While our minister, Rev. Michael Leuchtenberger, is on sabbatical, we will fill our Musings space with insights from our members.
By Barbara Keshen
If I had thought about it at the time, I probably would not have agreed to write Musings in the middle of December. Truth be told, even in the best of times, the “holiday season” (a euphemism for Christmas) doesn’t do much for me. Too much hustle and bustle. Too many activities. Too much food and drink. Too expensive. Way too many expectations. It’s a lot to heap on the birth of one little baby.
This year is even a little harder. I have a very small family, and I am acutely aware that my little family is experiencing some painful health and financial crises. I really don’t want them to go the expense of buying us gifts. God knows there is nothing that I need. But how do I say that without insulting or humiliating them or just plain hurting their feelings. Giving actually is a joy. Why should I deprive them of it?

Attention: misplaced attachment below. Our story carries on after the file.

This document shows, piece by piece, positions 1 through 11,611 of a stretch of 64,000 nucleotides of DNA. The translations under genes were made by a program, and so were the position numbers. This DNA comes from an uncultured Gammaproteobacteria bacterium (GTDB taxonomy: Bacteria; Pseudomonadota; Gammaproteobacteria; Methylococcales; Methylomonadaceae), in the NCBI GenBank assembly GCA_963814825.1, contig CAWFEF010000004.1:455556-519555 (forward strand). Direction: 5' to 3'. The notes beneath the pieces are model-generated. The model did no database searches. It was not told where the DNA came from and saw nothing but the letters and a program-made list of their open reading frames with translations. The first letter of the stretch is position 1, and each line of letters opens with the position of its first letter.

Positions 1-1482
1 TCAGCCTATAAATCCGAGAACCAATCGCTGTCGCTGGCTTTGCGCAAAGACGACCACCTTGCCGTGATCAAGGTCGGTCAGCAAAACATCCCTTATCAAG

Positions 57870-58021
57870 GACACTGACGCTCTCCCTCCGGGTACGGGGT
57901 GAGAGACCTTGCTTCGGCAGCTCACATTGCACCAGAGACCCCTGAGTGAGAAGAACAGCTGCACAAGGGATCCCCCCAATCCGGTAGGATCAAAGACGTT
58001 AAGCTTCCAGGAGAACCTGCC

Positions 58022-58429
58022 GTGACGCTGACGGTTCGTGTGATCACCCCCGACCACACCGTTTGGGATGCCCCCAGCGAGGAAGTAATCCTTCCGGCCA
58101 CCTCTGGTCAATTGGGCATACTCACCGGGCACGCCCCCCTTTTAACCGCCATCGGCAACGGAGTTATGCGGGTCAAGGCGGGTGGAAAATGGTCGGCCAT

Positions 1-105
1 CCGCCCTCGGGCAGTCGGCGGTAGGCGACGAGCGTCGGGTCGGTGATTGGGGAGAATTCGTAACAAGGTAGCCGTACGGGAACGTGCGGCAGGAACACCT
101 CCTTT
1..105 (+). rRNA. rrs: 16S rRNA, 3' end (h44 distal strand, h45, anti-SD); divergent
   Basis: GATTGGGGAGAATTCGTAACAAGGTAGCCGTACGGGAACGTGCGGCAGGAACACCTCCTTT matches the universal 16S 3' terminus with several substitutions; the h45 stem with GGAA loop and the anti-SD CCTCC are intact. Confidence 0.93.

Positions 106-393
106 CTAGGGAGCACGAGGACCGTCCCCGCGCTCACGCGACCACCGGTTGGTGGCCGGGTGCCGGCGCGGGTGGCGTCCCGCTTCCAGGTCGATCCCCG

I have a feeling I am not the only one struggling with conflicted feelings about the holidays. Here is how I am handling it. Very simply, I am trying to remain of good cheer and not spread negativity. I try to focus on the privilege and joy of giving. I particularly like giving and receiving home made gifts. I love (some of) the music that we only hear this time of year. I especially like the music that our choir chooses for its Christmas Eve service. I love singing in the choir. I look forward to Christmas Eve service, where time seems to stand still. I am grateful for the message of peace and good will. It’s one I need to hear.
I try to engage in activities that fill me up rather than those that deplete me. I am grateful for the church for providing so many of those activities: the giving tree, singing for the homeless and, for the first time ever, agreeing to serve as a wrapper for the Boys and Girls club shopping spree. Thank you, Peg H. for the friendly nudge.
I try to keep in mind that not everyone is filled with the holiday spirit. Some people may appear happy, but underneath are worried, or sick, or anxious. I try to be just a little kinder to everyone I have contact with.
I have a feeling I sound like a spoiled brat. That’s probably because I am a spoiled brat. I have warm clothes and a warm house; I feel safe and loved at home; my belly is almost always full. So I guess the truth is this: Bah humbug, I am grateful.
Merry Christmas and Happy New Year.